The story also chooses to end itself in a particularly bizarre way, regardless of the route the player pursues. At the end of the game, Erwin is put on trial for desertion, and is primed to be executed, even though that does not really make sense. From there, Erwin could either be executed in an unceremonious sequence, or the tank girl he had sex with the night beforehand will come and save him, allowing him to fight a war with the “Plane Girls” where he dies inside a tank. Or alternatively, the yandere tank will blow him up before the trial.
I do not know why all of these ending result in Erwin dying, but they do, which really does discourage replaying through this admittedly short game. Although, even if the game had unique and varied endings, and a less linearly constructed main story, I still doubt that I would have gone through every ending due to one little factor. The game’s engine.
This is the first game I have encountered that uses the TyranoBuilder visual novel maker, an engine designed to give people inexperienced with programming the ability to create their own visual novels, but if Panzemadels is any indication, then TyranoBuilder is incredibly limited. There no way to exclusively skip already seen text, no auto mode, only 5 save slots, no way to change text speed, no way to rebalance audio, a fade effect applied to every transition, no way to skip past transitions, and so forth. All of which go against the sort of things I have grown to expect after playing through games made in more sophisticated engines, such as Ren’py, and make the process of going through the game multiple times a slog.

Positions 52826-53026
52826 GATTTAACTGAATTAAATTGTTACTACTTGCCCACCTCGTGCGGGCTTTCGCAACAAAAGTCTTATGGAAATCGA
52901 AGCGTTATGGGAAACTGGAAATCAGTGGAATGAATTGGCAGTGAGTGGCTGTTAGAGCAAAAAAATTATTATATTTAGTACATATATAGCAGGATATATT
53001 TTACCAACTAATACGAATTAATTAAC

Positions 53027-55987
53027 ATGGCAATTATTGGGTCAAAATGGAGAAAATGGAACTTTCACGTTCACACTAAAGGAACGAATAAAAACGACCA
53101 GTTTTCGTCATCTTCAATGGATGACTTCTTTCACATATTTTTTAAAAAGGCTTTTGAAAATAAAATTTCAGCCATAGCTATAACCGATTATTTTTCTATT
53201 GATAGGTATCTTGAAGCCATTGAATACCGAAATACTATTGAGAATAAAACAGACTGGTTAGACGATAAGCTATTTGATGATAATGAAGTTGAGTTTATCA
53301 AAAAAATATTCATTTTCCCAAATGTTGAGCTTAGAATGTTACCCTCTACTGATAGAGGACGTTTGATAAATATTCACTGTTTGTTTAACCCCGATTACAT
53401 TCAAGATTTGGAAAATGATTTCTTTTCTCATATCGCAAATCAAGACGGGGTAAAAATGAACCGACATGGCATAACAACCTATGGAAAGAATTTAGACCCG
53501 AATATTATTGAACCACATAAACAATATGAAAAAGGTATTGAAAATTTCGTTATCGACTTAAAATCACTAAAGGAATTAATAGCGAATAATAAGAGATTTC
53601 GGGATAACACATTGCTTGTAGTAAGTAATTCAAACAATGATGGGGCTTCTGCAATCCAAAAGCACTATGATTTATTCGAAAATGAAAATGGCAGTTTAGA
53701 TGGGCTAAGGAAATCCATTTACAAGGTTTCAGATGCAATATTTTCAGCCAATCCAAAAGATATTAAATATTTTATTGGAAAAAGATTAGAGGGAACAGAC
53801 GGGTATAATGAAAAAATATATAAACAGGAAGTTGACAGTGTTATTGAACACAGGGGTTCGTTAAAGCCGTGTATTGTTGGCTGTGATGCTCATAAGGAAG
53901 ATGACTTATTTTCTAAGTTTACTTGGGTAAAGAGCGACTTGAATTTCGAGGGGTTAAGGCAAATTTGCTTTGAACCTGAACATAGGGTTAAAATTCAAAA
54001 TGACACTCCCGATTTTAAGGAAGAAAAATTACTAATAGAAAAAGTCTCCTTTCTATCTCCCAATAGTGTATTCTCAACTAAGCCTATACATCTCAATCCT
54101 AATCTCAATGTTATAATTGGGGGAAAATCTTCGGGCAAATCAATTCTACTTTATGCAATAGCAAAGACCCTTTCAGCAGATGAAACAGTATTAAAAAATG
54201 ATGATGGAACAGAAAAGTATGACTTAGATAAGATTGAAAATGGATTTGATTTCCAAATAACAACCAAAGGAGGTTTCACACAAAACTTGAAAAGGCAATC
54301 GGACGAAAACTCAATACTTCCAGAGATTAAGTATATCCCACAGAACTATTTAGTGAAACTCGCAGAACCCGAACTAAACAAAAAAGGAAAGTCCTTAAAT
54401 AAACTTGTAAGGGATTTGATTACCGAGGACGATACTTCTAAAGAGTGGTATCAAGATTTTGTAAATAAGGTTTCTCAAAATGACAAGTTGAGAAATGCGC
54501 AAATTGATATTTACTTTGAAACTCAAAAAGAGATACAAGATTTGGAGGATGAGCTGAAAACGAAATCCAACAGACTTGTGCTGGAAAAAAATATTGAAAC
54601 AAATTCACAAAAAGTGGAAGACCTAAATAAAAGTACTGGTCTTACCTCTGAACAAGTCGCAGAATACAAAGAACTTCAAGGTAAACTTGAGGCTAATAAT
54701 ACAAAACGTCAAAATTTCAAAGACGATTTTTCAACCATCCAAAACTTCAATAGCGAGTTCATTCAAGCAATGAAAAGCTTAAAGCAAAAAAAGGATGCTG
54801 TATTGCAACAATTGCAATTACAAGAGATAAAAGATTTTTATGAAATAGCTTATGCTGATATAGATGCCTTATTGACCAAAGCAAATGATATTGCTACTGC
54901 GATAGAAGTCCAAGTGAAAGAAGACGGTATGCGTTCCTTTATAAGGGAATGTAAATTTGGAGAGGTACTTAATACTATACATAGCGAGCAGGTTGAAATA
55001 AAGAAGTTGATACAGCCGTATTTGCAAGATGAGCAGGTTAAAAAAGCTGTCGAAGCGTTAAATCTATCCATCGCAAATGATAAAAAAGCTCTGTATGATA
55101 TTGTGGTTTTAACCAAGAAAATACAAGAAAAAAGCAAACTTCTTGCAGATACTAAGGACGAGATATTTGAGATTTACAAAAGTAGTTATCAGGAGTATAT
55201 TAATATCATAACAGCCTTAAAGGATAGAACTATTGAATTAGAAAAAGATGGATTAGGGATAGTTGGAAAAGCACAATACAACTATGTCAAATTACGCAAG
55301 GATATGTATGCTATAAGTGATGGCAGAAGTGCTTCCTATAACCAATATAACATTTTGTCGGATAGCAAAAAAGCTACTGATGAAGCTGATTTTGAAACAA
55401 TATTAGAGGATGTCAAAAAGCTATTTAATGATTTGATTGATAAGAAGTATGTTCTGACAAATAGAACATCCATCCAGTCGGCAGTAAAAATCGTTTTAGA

I actually thought that would be the worst part, but I think there is also a problem with the skip feature in this game. There were multiple instances where my skipping through scenes manages to darken the backgrounds in such a way that they would remain dark, or just plain old black in one case, unless I reloaded an earlier save. I do not know how, why, or what exactly caused this to happen, but it makes me really hesitant to ever touch a visual novel made in this engine again.
It is also worth noting that the general presentation capabilities of the engine are also lacking, as Panzermadels lacks much in the way of transitions or visual effects, instead mostly relying on fades for every transition, including the change of a character’s expression. Beyond that, the characters are fairly well drawn and designed, drawing upon anime tropes to inform the design sensibilities, while the backgrounds mostly consist of modified photos, a go-to cost saving measure for games like this. It ultimately looks fine, albeit a little plain, but considering the low budget I am sure this game had, likely just some savings from the writers and the $4,000 raised via Kickstarter, it is more than sufficient.
Panzermadels is an enjoyable novelty, yet its choice of engine and linear story prevent me from wholeheartedly recommending it. It is an commendable, interesting, and above all else humorous little game, but signs of its low budget, use of a limited engine, and a possible lack of experience from its developers limits what could have been a great game to simply being a good one. Still, its premise alone may warrant a look for some, and I am quite curious what the developers could do if given more resources.